Dancing, walking, laughing and shooting their way down the boulevard of broken dreams, Sebastian Schipper’s Victoria is a lyrical one-take wonder.
A spare, structuralist story of a girl’s Passion as she offers herself to God, Dietrich Brüggemann’s Stations Of The Cross is quickly reduced to easy finger-wagging.
Phoenix by Mark Wilshin Loosely based on extracts from Hubert Monteilhet’s Le Retour Des Cendres, Christian Petzold’s Phoenix plays a dangerous game with its…Read More
Song From The Forest Structured around a liturgy rather than a dramaturgy, Michael Obert’s Song From The Forest is a contemplative study of an…Read More
The Cut The move to Hollywood, or English-language filmmaking isn’t always easy, to which Michaël R. Roskam’s The Drop can testify. But despite a…Read More
A history of (domestic) violence, Philip Gröning’s The Police Officer’s Wife combines contemplative chapters with stark moments of unsettling violence.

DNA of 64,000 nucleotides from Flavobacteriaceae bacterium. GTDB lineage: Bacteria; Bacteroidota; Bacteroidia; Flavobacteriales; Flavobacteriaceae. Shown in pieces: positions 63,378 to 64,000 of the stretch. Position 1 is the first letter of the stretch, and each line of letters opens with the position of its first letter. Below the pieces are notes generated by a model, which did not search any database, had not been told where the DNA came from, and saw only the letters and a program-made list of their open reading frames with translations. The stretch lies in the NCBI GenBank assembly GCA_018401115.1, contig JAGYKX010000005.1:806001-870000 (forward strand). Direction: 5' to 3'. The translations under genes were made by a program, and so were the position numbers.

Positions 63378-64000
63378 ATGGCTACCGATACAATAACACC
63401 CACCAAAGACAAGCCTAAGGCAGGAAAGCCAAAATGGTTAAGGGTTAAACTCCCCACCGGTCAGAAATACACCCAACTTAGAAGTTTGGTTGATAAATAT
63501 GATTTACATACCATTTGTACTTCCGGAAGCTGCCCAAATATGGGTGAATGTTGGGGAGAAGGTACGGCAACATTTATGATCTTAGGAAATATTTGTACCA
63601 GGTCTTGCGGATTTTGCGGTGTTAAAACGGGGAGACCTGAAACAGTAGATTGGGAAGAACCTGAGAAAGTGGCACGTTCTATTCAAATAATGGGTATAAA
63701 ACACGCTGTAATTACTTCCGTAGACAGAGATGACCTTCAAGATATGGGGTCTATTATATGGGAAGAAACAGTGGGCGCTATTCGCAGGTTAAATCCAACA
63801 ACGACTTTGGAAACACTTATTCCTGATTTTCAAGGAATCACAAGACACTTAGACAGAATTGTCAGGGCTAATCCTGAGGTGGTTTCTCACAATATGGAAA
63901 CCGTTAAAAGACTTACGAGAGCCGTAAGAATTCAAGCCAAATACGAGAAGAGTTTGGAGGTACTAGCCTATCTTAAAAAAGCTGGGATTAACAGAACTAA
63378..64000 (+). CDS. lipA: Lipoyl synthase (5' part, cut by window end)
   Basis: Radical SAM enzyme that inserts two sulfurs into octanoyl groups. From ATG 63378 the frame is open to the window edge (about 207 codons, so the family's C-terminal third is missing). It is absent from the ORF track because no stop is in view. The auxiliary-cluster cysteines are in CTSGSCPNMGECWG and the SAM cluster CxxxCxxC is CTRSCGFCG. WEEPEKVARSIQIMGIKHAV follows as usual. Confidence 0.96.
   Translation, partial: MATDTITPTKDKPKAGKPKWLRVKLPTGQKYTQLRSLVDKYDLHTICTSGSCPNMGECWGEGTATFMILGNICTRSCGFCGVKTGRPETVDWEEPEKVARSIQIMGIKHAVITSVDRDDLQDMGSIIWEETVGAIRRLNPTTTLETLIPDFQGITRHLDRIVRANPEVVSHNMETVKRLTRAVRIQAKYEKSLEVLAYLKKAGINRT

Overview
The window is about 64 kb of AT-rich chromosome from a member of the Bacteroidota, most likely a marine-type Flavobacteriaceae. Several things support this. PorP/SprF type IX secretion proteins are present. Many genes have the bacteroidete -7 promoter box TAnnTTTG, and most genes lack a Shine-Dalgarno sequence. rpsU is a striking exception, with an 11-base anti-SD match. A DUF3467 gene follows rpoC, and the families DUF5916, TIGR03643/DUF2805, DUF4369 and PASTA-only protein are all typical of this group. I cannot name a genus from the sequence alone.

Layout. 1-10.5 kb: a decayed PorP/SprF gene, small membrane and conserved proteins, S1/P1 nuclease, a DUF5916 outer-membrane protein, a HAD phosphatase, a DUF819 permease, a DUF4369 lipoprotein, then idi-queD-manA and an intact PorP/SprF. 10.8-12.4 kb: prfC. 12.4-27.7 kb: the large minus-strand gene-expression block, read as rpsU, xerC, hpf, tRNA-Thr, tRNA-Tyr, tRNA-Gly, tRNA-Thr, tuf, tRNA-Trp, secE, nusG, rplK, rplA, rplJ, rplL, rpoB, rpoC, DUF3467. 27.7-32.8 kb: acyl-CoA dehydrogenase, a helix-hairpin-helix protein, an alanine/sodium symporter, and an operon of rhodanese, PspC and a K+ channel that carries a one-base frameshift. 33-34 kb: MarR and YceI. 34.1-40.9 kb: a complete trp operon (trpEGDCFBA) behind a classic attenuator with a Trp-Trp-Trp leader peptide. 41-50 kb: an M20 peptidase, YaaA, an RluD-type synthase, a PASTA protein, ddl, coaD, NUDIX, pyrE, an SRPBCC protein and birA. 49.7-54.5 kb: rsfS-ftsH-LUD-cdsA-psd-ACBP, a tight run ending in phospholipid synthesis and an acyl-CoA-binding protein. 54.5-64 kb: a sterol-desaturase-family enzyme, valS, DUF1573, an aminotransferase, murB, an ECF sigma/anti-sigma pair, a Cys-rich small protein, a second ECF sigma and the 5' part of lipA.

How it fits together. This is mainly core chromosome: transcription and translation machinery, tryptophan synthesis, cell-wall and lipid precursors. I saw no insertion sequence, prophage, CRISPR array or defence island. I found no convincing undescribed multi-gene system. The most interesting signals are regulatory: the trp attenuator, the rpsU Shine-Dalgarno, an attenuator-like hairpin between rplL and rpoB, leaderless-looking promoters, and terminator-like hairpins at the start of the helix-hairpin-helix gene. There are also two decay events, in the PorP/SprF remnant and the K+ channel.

All’s fair in love and war. But in Feo Aladag’s war film Zwischen Welten, it seems like nothing’s really fair. Following an Afghani interpreter…Read More
A portrait of the great thinker in troubled times, Margarethe von Trotta’s Hannah Arendt is more than a woman.
Set in 1945 in a Germany coming to terms with defeat, Cate Shortland’s Lore is an intimate and evocative portrait of lost innocence.
Braving surveillance, repression and dreams of escape, Christian Petzold’s Barbara looks at life behind the Iron Curtain in this genre-busting romantic thriller.